Il luogo, nella parte Nord del centro vicino alla Stazione
Ho scoperto ultimamente che non solo a Dresda si cerca di ricostruire, ma anche ad Amsterdam.
La torre del Haringpakkerstoren faceva parte della cinta di difesa della città. Nel 1829 la torre venne demolita perché in stato d'abbandono e pericolante.
Ora l'architetto Paul van Well sta portando avanti il progetto di ricostruzione della torre per scopi storici e per riportare turisti e quindi cambiamento nell'area mal frequentata della parte nord del Singel.
Sarà anche un impegno per gli artigiani che lavoreranno le parti decorative in legno, visto che sono mestieri destinati a sparire.
The Haringpakkerstoren started life as part of the medieval city wall. The wall was built on the orders of Maximiliaan of Austria, who was honoured in 1478 in Amsterdam as a lord. During his visit, the later emperor inspected the defences and found them totally unsatisfactory as a city boundary against the constantly hostile Utrecht. He then ordered that the existing earth banks be replaced with a wall. This work was started in May 1481 and completed in 1494.
Part of the wall included two towers on the IJ, to protect the harbour - the Schreyhoeckstoren on the east side and the Heilige Kruistoren (or Kruistoren, later, the Haringspakkertoren), on the other side of the harbour front. The name of the latter tower probably originated from the Kruisgilde (Cross Guild) that met here in the 16th century. Little is known about the guild, except that they held religious services in the Nieuwezijdskapel (Nieuwezijds Chapel) - also called Heilige Stede - where there was an altar. According to a rule from 1512, these towers were also used as a waiting place for the civic guard.
After the Alteration in 1578 - when Amsterdam took the side of Willem van Oranje (William of Orange) - the city wall lost its strategic value when an earth bank was erected around the city. However, the wall still stood for a quarter of a century, probably due to the fact that the arches on the inner side were still being used for storage and housing. Between 1601-1603, the old wall was knocked down, but different towers (including the Heilige Kruistoren), remained standing. This was because, as well as an observation post, they had also been used for years as a guard house, office, gunpowder house, prison, or as accommodation for the town's civil servants. Because of the extension of the city, the towers also served as an important landmark within the inhabited area. They then also got a spire with a timepiece, to please the neighbours.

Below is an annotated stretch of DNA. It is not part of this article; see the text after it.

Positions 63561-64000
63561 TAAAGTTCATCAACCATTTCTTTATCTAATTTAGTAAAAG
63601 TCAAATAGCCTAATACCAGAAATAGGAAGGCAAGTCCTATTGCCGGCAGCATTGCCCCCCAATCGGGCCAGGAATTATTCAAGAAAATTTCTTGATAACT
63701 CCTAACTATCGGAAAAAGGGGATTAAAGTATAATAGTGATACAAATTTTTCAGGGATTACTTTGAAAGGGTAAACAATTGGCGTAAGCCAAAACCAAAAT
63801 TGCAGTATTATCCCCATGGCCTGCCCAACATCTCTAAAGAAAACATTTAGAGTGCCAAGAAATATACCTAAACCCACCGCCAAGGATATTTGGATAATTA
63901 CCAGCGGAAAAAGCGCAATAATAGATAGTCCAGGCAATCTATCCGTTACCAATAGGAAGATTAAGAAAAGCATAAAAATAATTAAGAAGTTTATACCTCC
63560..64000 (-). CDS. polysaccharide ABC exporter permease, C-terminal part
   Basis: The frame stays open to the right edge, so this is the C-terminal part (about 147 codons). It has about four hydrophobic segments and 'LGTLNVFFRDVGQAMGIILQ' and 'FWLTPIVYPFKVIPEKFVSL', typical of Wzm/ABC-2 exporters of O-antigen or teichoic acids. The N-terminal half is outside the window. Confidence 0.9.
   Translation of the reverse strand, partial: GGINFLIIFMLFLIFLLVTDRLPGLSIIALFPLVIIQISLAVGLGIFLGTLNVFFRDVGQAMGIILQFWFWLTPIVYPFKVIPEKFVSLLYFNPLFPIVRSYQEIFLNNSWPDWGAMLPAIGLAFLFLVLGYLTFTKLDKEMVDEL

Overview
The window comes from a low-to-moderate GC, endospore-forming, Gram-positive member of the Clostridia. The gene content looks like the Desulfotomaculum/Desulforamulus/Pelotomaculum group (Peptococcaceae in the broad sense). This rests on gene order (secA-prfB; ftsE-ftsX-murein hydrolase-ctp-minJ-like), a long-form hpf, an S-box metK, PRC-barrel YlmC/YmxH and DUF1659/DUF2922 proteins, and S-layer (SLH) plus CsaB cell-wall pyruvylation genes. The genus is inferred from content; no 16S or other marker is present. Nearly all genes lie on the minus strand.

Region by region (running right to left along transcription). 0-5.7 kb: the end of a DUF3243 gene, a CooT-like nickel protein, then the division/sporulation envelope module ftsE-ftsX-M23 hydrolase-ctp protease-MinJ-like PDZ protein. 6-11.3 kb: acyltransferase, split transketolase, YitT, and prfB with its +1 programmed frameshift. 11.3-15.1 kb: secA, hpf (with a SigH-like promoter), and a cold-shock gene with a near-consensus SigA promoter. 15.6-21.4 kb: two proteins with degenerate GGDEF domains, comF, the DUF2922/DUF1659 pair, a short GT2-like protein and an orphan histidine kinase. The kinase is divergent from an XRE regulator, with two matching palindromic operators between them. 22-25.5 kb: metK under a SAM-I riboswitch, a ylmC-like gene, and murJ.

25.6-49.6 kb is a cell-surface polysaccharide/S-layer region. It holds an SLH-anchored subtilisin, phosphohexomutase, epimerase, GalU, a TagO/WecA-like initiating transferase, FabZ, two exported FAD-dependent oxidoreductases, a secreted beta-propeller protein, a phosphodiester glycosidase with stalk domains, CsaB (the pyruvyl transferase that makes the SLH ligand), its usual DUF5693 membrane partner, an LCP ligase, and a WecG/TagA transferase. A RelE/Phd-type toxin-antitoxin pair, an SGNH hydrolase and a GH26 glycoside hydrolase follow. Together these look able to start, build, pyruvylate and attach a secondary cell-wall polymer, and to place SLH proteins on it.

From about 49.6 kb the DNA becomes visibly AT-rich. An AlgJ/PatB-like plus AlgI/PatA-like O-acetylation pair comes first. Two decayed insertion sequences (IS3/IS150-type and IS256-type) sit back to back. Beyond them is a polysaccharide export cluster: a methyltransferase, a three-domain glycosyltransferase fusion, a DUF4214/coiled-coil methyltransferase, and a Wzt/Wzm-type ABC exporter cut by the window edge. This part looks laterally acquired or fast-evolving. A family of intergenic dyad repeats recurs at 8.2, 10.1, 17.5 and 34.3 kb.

The tower in 1766 by Reinier Vinekeles
The Heilige Kruistoren also got a new spire. This probably happened in 1601. But a number of years later, in 1605, for reasons unknown, the Vroedschap (City Fathers) decided to put a new spire there, at the request of the neighbours. This, a design by city architect Hendrick de Keyser, was ready in 1607. At the request of members of the Archery Guild, the first spire was placed on the turret/little tower of the Handboogdoelen on the Singel, by the Koningsplein.
The name Heilige Kruistoren was replaced at the beginning of the 17th century to the more suitable 'Haringspakkerstoren', because of the company that operated on the IJ between the Martelaarsgracht and the Singel. In 1643, this name was made official, when the herring inspectors set up an office here. To indicate its new function, a gilded herring weather vane was added to the tower. Three guilds also had their headquarters in the tower, namely the tinnegieters (tinn poorer), hat makers and basket makers. Nextdoor, was the Guild's building.
In 1807, scaled drawings were made by city architect Abraham van der Hart for a report he was writing about the subsidence of the Haringspakkerstoren. Van der Hart (1747-1820) was one of the directors of the Stadsfabriekambt (City Factory Office), predecessor of the Dienst Publieke Werken (Public Works Service). He held this function from 1777 until his death. As director of the first department - that of the architectura civilis or city architect - Van der Hart was responsible, amongst other things, for the city's buildings.
Because of the subsidence, Hendrick de Keyser's spire was replaced in 1813 by a lighter, wooden one, after Van der Hart's design. The new 'cap' took the form of a crown, as the herring sellers in the city continued to hang out their wares. Then, along with the construction of the Wester- and Oosterdoksdijk, the quays along the Open Havenfront (Open Harbour Front) were raised and the Haringspakkerstoren had to be demolished. This happened in 1829. People found the costs of adapting the dilapidated towers to the new dikes too high.
A dire il vero io sono sempre curioso in queste decisioni, ricostruire qualcosa dal passato, il rischio del fake dell'effetto Dysneyland è sempre in agguato, ma dopo aver visto Dresda credo che se l'intervento verrà copiuto a dovere possa risultare buono.
Un po' come per il Castello Sforzesco, ora è una meraviglia da ammirare.